Oceanic noise pollution poses serious problems for fish’s reproductive success
When submerged in water, human communication often gets reduced to hand-gestures, like a vague game of slow-motion charades. Without specialized equipment, it’s the best we can do in an environment that doesn’t accommodate our air-based speech. This limitation for our species has led to a lot of ignorance about how other species click, chirp and sing in the water, but new investigations are now discovering the importance of sound to the denizens of the sea. Scientists are now finding that aural communication is much more widespread than headline-grabbing whales and dolphins, extending all the way to the ocean’s floor with mating songs of the humble goby.
Gobies like Pomatoschistus microps are small fish that live usually don’t live more than a year. They live in shallow, coastal areas around Europe, and are mostly preyed up on by larger fish like cod. The sand goby (Pomatoschistus minutus) spends most of its time sitting motionless on the sea floor, waiting to grab passing invertebrates to eat. They perk up a bit in the summer though, when the males will commandeer an empty clam shell, sitting under it while courting local females with song. If the song catches the ear of a female, she’ll spawn her eggs under the male’s shell where he will fertilize and guard them until they hatch.
The goby’s song itself probably won’t sound much like a good Barry White album to a human ear, but experiments have found it to be crucial to reproductive success. To test the role of the male’s song, researchers subjected two female and one male goby to the sound of a motorboat engine, simulating the kind of noise pollution that has become common in today’s oceans. When the humble “purring” (or in case of the common goby, “woodpecker-like”) sounds of the male goby had to compete with sounds of human activity, there was very little interaction between the male and female fish. In the cases where the fish did mate, the eggs seemed to somehow be affected by the noise as well, with half the eggs dying before hatching, and the surviving eggs taking longer to gestate. While slower courtship is likely explained simply by noise drowning out the male’s song, researchers aren’t sure why the eggs also suffered once they’d been fertilized.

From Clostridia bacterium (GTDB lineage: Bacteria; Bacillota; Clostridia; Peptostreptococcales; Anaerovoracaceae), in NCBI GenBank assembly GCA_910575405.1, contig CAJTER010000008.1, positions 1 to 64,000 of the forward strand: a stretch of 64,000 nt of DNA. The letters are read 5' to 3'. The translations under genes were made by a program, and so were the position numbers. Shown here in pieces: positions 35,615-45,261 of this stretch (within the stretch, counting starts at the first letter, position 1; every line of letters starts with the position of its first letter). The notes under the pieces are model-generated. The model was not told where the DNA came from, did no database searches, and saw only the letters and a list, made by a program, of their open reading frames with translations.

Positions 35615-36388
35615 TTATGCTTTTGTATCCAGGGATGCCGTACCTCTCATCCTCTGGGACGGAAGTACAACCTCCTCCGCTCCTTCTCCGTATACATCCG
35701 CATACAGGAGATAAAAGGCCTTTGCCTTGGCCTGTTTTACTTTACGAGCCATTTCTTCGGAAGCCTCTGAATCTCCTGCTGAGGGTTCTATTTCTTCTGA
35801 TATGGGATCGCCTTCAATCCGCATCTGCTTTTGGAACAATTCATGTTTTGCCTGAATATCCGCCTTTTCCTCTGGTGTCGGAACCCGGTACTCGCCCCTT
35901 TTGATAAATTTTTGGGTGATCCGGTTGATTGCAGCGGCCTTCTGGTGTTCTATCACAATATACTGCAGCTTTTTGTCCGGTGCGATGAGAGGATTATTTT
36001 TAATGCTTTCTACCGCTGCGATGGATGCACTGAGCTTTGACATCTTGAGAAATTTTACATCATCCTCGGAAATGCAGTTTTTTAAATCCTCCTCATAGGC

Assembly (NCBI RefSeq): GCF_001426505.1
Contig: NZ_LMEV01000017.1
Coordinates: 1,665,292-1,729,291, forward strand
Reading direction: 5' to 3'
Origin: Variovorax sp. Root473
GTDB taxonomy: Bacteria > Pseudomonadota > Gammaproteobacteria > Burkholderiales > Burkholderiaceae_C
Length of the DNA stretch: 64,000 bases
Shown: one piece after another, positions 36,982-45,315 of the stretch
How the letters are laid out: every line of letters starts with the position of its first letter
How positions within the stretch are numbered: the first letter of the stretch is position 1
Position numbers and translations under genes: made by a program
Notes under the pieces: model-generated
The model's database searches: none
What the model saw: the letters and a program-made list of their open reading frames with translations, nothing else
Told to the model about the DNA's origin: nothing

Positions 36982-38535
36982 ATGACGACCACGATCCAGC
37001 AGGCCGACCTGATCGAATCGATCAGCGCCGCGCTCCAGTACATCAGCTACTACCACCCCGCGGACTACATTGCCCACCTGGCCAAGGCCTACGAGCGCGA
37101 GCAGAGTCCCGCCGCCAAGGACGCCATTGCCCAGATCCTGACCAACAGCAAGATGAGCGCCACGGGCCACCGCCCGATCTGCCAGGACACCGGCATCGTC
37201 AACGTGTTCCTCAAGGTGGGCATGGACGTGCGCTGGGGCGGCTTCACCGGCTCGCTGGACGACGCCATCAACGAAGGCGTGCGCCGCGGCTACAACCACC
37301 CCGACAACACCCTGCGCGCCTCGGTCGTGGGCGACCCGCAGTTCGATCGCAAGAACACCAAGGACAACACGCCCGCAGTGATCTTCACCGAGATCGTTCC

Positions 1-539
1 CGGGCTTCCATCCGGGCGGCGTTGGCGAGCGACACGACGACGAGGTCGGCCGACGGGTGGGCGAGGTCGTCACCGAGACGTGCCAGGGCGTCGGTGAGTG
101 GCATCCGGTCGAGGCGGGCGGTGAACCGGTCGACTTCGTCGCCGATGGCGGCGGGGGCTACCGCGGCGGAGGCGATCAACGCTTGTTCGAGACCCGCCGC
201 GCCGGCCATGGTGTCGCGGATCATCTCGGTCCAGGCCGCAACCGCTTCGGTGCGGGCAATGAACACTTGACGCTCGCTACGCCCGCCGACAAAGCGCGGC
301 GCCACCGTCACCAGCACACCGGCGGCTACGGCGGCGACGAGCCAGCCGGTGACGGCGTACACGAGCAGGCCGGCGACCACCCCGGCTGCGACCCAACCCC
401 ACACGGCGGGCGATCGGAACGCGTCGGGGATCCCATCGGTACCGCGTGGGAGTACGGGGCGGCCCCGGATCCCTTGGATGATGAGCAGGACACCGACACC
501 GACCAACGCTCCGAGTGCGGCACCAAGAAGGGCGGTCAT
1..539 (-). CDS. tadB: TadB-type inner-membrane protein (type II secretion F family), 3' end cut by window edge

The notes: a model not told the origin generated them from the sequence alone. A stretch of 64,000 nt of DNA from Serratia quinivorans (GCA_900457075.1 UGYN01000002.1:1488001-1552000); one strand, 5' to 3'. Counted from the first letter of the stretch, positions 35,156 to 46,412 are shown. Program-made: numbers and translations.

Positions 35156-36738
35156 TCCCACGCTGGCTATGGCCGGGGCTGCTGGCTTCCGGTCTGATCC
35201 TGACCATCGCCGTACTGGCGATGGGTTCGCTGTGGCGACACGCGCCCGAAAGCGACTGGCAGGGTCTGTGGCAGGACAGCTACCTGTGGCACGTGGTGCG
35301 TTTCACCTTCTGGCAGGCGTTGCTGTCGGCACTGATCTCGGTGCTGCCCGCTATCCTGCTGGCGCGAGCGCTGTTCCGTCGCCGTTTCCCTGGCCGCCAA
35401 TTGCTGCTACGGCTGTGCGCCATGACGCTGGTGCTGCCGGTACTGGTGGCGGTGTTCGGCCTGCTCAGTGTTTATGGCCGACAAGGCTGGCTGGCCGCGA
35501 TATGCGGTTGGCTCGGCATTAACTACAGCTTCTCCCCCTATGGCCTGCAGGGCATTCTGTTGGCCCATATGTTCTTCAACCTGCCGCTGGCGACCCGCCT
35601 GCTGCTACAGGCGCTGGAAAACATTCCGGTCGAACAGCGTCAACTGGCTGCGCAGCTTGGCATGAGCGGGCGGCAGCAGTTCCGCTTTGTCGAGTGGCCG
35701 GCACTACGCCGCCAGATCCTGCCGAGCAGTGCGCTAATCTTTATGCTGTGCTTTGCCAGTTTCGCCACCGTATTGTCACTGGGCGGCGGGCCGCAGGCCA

This sensitivity to noise is a mounting problem for our oceans, where ships of all sizes, as well as undersea drilling and mining, are making more and more noise each year. However, this study also suggests that noise may be a consideration on small scales as well. The scientists behind this study worry that labs that work with fish need to take greater care to keep noise to a minimum, as fish in aquariums may be reacting to sound and skewing research results more than researchers have commonly been accounting for.
Source: Female fish like males who sing by University of Gothenburg, Science Daily